Sudoku With A Twist
Being new to Sudoku, when presented with the game’s opening menu of “Zendoku” or “Classic Sudoku”, I chose the latter. The premise of Sudoku is simple, but make no mistake, the difficulty level can get very high. The options in Classic Sudoku are few; you basically have a plain board with numbers that you play the game with. There is a time trial mode as well as a traditional unlimited mode, but before trying either of those there is a very brief tutorial that you can check out to learn the rules of the game and how to play.
The heart of the game lies in the Zendoku. Here there are eight playable characters, each with their own unique look at quest. I chose Kingkage, because he is a ninja and looks the coolest. His quest is that he wants to become a legendary fighter. After character selection you can go right into the Quest mode of the game whereby you go through a small story sequence and fight other characters in the game to advance. Basically it’s very much like Puzzle Fighter, but you don’t see how the computer player is progressing.
You do however interfere with their game, and they do to yours, whenever you make progress towards completing the puzzle. What happens is one of three types of obstructions will appear on screen that you must first do away with before you can continue your game. These take the form of flat boxes that you must tap with the Stylus to break, or snowflakes that you wipe off the screen using the Stylus, and lit candles that you blow out by blowing into the microphone of the DS, for example. This makes the game a fast paced one, as you are constantly trying to hurry and out do your opponent.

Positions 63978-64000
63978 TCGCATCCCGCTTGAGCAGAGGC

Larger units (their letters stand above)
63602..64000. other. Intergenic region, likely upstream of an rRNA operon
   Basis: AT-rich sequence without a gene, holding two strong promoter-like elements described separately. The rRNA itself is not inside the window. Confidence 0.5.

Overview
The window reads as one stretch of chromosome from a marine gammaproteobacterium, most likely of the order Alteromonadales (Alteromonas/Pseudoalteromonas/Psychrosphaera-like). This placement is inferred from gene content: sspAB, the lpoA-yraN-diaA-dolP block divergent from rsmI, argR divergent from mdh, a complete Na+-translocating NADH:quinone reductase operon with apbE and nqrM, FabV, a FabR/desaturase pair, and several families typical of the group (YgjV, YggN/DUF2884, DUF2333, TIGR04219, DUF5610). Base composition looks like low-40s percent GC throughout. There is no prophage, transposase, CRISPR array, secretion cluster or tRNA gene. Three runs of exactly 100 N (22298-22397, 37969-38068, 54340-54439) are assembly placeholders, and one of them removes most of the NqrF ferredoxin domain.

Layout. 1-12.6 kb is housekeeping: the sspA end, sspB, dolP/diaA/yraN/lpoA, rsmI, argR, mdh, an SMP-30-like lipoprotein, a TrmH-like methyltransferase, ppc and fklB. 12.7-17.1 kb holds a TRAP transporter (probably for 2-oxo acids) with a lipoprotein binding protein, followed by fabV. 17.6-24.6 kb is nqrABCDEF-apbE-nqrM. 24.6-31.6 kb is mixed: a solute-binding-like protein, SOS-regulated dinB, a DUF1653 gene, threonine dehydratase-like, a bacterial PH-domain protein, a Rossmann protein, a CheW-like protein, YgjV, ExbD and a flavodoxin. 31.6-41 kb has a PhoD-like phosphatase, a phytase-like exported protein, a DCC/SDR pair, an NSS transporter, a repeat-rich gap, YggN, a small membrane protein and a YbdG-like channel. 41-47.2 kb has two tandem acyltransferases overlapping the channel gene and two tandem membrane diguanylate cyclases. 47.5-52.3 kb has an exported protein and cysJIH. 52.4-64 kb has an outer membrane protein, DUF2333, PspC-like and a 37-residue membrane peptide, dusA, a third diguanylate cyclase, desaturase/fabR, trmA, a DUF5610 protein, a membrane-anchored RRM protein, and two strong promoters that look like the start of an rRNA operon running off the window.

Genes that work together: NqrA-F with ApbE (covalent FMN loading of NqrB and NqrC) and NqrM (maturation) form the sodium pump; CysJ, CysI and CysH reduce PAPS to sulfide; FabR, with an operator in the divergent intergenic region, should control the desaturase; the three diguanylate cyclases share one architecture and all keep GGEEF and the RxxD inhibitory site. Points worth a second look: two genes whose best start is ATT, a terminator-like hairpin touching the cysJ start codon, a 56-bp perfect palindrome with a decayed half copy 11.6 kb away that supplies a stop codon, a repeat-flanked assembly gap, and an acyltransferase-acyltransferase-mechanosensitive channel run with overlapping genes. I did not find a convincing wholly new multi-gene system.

Besides the Quest mode there is a Zen mode where you are tasked with solving a puzzle of Easy, Normal, Hard, Expert, or Master difficulties in a preset amount of time. As time ticks off, so does your Bonus reward. The Attack Box is another mode of play; here you go through a series of challenge sequences where you must clear the same types of obstructions seen in the Quest mode. Doing this in a predetermined amount of time earns you various rewards. Lastly there is a multiplayer mode for wireless play.
The biggest problem I had with all of these types of modes, except for the classic Sudoku was that the pieces used in the game are not numbers. Instea d, you get all sorts of silly symbols like swords, hearts, and dragons to use instead of numbers. Why the developers felt the need to do away with numbers I’m not sure, but it would have at least been nice to be able to have the option to use numbers instead of all of these symbols. It just adds an extra hurdle for those not familiar with Sudoku, and even those who are will be affected. Other than that from what I can tell, not having played Sudoku before, the puzzles seem fine and the challenge seems fair, but it’s still not very fun.
Visually Zendoku does a good job of adding a lot of color and some visual flair to the experience. Granted, there is a very sparing amount of animation, but what there is looks ok. Nothing outstanding about the audio either, but it too is sufficient.